Philosophers and theologians have debated this question for centuries, offering arguments and counter-arguments taking many different forms. More recently scientists and historians have joined the fray to weigh in on things from their own perspectives. Still, well over two millennia later, and in spite of a bounty of examples of religiously-inspired violence, we find the question persists. According to some, the survival of theism — the belief in god s — is nothing short of miraculous; it testifies to the power and value of faith. To others, its survival is a miracle of another sort, a testament only to the continuous credulity and irrationality of humankind. Mackie was a 20th century philosopher best known for his critiques of religion and meta-ethics.
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Mackie is definitely not in the class of Dawkins, Krauss, Hitchens, or Dennett. After reading Mackie, I suspect he would distance himself from such characters. I could be wrong about this, but based on his writing he seems to at least have respect for his theistic academicians.
It should be noted that this book is first and foremost an academic treatment of atheism and theism. Atheists and theists who are As a Christian, I have been tired of the neo-Athiest movement and its caustic rhetoric. Atheists and theists who are used to the popular, neo-Atheistic writings of Dawkins and his ilk will find this book challenging. In terms of contemporary theists, Richard Swinburne and Alvin Plantinga are given special attention throughout this work, especially Swinburne.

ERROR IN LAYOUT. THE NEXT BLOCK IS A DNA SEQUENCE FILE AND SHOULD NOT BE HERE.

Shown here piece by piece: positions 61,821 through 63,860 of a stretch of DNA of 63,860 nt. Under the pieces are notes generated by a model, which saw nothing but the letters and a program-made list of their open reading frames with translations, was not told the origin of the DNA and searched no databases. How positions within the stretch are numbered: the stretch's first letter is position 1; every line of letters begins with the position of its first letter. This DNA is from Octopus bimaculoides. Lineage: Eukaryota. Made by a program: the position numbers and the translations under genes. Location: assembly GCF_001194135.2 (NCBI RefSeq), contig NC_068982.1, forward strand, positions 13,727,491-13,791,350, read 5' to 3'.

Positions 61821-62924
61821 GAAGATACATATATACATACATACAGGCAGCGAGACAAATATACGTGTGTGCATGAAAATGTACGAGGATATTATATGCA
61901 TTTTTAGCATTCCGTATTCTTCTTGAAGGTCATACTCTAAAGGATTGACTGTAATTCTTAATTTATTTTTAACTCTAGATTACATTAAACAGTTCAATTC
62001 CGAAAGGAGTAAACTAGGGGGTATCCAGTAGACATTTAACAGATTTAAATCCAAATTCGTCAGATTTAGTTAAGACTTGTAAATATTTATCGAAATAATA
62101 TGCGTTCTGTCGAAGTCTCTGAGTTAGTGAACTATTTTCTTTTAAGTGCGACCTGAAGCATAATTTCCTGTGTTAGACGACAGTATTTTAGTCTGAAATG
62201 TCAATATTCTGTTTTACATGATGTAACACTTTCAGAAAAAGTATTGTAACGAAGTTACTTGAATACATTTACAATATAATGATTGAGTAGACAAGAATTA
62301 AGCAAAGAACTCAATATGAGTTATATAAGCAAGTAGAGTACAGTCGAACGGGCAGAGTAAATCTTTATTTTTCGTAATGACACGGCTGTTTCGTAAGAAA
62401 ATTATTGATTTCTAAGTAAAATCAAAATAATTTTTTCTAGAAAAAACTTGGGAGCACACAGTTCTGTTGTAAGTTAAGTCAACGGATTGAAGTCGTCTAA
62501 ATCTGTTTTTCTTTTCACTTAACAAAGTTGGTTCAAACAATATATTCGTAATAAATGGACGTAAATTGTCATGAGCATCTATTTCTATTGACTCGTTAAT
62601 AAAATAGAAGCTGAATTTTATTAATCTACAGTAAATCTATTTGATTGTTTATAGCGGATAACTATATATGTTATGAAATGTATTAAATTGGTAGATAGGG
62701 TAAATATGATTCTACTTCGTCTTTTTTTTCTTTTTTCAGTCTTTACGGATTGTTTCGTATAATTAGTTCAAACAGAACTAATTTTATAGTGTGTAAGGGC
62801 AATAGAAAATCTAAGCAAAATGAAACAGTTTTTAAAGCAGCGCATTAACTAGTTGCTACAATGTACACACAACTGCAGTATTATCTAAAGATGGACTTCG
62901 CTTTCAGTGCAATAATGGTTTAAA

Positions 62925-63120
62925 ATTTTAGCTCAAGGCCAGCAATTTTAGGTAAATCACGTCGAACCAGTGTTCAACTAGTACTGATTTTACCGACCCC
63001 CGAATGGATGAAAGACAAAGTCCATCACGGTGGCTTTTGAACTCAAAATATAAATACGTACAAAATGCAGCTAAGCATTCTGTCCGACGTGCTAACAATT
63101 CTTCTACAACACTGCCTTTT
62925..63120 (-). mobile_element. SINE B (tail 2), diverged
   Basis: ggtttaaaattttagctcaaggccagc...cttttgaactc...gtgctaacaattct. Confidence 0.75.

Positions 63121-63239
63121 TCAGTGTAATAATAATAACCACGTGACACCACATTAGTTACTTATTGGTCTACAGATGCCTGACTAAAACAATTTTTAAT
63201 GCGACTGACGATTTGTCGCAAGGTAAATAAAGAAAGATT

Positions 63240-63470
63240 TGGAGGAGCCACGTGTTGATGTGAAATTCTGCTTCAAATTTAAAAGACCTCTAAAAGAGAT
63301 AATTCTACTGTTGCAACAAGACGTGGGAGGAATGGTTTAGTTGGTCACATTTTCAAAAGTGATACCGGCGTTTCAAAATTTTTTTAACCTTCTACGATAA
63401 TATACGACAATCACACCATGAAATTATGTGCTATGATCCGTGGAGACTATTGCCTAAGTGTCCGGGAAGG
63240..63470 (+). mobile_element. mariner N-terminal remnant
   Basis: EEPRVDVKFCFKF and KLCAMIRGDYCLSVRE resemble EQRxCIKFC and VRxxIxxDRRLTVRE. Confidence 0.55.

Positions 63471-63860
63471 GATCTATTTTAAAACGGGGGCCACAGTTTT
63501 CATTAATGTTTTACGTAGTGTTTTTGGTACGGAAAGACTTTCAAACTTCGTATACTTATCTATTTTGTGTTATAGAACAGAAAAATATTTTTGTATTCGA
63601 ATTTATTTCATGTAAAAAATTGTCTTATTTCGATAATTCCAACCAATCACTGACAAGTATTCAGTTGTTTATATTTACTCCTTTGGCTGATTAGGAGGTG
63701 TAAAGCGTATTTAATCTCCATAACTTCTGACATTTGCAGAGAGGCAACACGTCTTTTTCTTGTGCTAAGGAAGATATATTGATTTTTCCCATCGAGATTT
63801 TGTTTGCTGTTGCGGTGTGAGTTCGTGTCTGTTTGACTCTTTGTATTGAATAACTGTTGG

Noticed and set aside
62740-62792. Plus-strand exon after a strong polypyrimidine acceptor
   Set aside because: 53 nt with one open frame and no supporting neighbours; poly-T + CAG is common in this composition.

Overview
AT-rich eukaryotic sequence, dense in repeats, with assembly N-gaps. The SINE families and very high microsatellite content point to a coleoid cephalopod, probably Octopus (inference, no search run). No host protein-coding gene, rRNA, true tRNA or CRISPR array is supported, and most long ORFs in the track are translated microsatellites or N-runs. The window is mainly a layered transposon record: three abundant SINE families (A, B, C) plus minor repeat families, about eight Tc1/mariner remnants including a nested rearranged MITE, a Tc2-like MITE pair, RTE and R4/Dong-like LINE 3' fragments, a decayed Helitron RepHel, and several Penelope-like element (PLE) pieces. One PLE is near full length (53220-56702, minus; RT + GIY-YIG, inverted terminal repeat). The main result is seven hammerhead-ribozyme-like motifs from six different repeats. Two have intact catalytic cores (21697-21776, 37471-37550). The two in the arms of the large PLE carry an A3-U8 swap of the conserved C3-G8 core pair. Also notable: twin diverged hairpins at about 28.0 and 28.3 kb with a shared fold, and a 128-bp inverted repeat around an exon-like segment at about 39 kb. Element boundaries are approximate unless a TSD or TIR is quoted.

He admits that atheism has challenges in the areas of consciousness and that there are ways to evade his famous problem of evil arguments, should one modify his definitions of evil. He offers polemics, but these are not the same as demonstrations of naturalism philosophically. All of his arguments for atheism are completely dependent on arguments for theism. Second, while he does bring good arguments against James on religious experience, it is hard to see how his views on morality do not fall prey to the same arguments.
But, to his credit, Mackie does provide a sound rejection of communism and Marxist political theories as being too oppressive and overly optimistic.
And admits that although he does not like the closed minded Catholics, they have done more to stand against oppressive regimes and communist governments than atheists have. In summary, I wish that the popular atheists of today would recognize what it means to be respectable, courteous, and possess academic integrity rather than resorting to rhetoric and ad hominem arguments insulting ones character to discredit their position. I think that this was an excellent book to read and helpful if you are looking for atheists who have truly thought through atheism and theism and reasoned to atheism.
But given that his seems to end on a self-defeating conclusion i.
The Miracle of Theism: Arguments for and Against the Existence of God